Integrated Collaborative Education NSF NOAA CIRES COE

Summary of the Workshop Final Report

Full Copy in PDF format.

Integrated Collaborative Education Online Workshop for International Polar Year

. International Polar Year (IPY) begins in March 2007 and runs through March 2009.   A primary goal of IPY is “to attract and develop the next generation of polar scientists, engineers and logistics experts; and, to capture the interest of schoolchildren, the public and decision-makers”. Within the United States, the Polar science and education community has sought   to ensure that all education, outreach and communication activities contribute to a coordinated, interdisciplinary, international effort.  

Sponsors . The U.S. National Science Foundation, Office of Polar Programs and the U.S. National Oceanographic and Atmospheric Administration, Office of Education sponsored a two week online workshop from 17-31 March 2006. The workshop was open to any educator, scientist, outreach professional, or member of the general public interested in IPY. The University of Colorado's Cooperative Institute for Research in Environmental Sciences (CIRES) and The College of Exploration were the organizers.

Outcomes . The ambitious expected outcomes of the workshop were: 1.List of top concepts related to IPY and the Poles to be considered by educators, 2. Begin a framework for Polar Literacy,  3. Develop details and methods for implementation by, to, and with different, diverse and indigenous audiences/populations,   4. Foster collaborations and create, enrich, and strengthena learning community which can continue online,   5. Identify ideas for measuring IPY education efforts at end of IPY, 6. Entrain greater awareness of use of technology , and  7. Respond to needs of participants.

Keynotes . The workshop was opened by a video welcome from Dr. Dave Carlson, Director, International Program Office, International Polar Year.

Dave Carlson Welcome (windows media format)

Dave Carlson Welcome ( Real media format)

A presentation was also given by Mark McCaffrey from CIRES on steps already taken towards Polar Literacy. The presentation can be watched here, it is in Flash format and should play on most computers.

Purpose. One of the main purposes of the workshop was to achieve consensus on the most important concepts concerning the Poles..  A pre-workshop survey asked participants for their top 3-5. The answers were the basis for an online discussion for the first week. Over 84 comments were posted and helped everyone move towards an integrated, collaborative sense of what is important. A summary list of ten was compiled:

1. The Uniqueness of the Polar Regions  
2. The complex inter-connections in the Earth system  
3. Global Climate Change
4. Importance to science  
5. History and Culture  
6. Places of extremes  
7. New models of land ownership/stewardship and international collaboration and cooperation  
8. Need and opportunity to study holistically  
9. What we don't know, the spaces between disciplines, and the gaps in our knowledge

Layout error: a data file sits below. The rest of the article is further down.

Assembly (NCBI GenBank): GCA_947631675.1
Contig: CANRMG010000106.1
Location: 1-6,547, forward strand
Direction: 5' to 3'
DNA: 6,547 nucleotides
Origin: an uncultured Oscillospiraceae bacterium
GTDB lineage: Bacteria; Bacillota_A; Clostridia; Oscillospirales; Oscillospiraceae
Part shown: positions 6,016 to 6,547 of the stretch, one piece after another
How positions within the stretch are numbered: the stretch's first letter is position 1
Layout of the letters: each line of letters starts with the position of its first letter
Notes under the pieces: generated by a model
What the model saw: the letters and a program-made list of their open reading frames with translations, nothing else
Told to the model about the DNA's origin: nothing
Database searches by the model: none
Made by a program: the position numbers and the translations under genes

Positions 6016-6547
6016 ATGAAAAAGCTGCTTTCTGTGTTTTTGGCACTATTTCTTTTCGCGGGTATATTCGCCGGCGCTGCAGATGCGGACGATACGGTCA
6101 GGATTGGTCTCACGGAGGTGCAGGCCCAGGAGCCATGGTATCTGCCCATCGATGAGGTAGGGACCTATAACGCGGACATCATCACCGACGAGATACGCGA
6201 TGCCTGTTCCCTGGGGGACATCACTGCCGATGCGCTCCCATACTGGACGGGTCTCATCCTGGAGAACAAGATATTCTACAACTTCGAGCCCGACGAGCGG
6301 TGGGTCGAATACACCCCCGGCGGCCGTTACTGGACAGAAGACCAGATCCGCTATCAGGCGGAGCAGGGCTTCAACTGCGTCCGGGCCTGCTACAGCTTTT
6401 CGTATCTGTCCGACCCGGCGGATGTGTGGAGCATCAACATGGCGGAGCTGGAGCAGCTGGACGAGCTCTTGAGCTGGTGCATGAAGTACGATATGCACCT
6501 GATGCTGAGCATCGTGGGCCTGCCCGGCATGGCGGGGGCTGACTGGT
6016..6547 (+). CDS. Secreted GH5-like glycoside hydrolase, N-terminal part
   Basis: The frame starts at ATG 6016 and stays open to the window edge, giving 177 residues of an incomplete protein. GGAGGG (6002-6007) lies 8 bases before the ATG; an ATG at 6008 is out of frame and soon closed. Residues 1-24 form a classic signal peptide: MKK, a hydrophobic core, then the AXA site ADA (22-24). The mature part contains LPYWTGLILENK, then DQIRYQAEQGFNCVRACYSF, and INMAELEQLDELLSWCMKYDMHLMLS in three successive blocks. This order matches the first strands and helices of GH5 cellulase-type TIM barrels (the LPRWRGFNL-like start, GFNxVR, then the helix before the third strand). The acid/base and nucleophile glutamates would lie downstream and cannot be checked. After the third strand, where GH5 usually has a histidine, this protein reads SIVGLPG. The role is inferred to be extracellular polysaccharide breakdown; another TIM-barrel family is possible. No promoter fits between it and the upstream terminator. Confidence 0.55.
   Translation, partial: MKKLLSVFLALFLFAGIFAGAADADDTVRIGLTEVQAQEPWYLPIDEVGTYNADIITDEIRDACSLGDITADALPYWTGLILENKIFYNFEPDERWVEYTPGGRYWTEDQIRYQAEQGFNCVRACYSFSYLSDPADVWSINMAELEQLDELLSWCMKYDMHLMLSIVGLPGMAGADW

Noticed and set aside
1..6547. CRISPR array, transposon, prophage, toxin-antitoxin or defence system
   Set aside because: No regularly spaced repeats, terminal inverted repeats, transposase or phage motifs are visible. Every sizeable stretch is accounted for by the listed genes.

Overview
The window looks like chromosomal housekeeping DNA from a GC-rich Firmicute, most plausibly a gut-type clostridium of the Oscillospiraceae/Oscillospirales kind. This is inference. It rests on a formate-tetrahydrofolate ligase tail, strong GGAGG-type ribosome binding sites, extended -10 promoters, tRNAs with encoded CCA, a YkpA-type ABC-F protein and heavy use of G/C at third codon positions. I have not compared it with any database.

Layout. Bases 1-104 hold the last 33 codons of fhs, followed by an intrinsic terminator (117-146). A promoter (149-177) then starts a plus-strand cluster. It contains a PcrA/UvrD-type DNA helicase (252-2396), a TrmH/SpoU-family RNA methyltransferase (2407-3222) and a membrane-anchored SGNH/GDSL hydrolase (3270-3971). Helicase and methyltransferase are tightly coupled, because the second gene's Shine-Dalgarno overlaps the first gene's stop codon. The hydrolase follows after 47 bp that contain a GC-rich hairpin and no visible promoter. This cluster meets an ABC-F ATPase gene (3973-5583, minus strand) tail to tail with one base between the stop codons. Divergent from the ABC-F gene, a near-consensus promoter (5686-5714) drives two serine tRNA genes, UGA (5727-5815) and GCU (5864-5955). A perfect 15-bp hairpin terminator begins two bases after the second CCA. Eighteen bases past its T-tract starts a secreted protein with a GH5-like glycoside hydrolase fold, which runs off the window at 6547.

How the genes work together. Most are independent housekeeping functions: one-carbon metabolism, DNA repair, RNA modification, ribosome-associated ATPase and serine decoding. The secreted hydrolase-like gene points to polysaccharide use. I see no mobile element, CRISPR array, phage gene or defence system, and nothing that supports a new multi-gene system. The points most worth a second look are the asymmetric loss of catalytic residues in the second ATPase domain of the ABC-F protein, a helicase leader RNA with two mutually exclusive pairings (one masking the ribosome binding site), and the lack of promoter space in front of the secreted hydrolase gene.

10. People and stories  


Misconceptions . Another key area of investigation and sharing was the listing and discussion on misconceptions. The pre-survey uncovered a long list from participants. The discussion resulted in 84 contributions.   This area has a huge potential for further work.   An effort was made to produce a chart of Key Concepts, Intended Understandings and Naïve Conceptions.

Breakouts . The planning committee wished to offer the broadest possible participation. To achieve these 12 separate areas were available: K-Graduate Education, Informal Ed, International Collaboration, IPY Plans, Diverse Audiences, Field Experiences, Young Scientists, Ed Tech & Digital Media, Data Communications, Art Gallery, Arctic Residents and Funding. Some were more active than others.

Other Features . Additionally the workshop offered a reception and technical help area, a collection of resources, a contribution to a calendar, and a social space “café”. This area was host to The HipBone family of games and analytic tools which is a toolset for   “mind-to-mind” collaborative thinking. They focus on a very powerful human habit of thought (and cognitive style) -- that of making associations between one thing and another.   In simple terms, this is a matter of seeing patterns: similarities, analogies, symmetries, isomorphisms.

Results.   The results include a number of reports from surveys, the lists of concepts and misconceptions and a network of interested communicators and educators.The workshop created a greater awareness about a broad range of communication and educational opportunities, challenges and technologies that relate to polar regions and their global linkages in general and IPY in particular.

Purpose and Goals

Outcomes and Outputs

List of top concepts related to IPY and the Poles to be considered by educators

List of 10 compiled

Begin a framework for Polar Literacy

Links   between concepts, understandings and misconceptions made. Table created.

Develop details and methods for implementation by, to, and with different, diverse and indigenous audiences/populations

Difficulties and challenges identified. Example programs shared and personal connections made.

Foster collaborations created, enriched, strengthened, create a learning community which can continue online,

Over 200 participants. Many new introductions and personal connections made.

Identify ideas for measuring IPY education efforts at end of IPY,

Limited discussion and progress. More work is required to define measurements.

Entrain greater awareness of use of technology

Variety of education and communication technologies used during the workshop

Respond to needs of participants.

Surveys before during and after the workshop captured a wealth of information and informed design and adaption.

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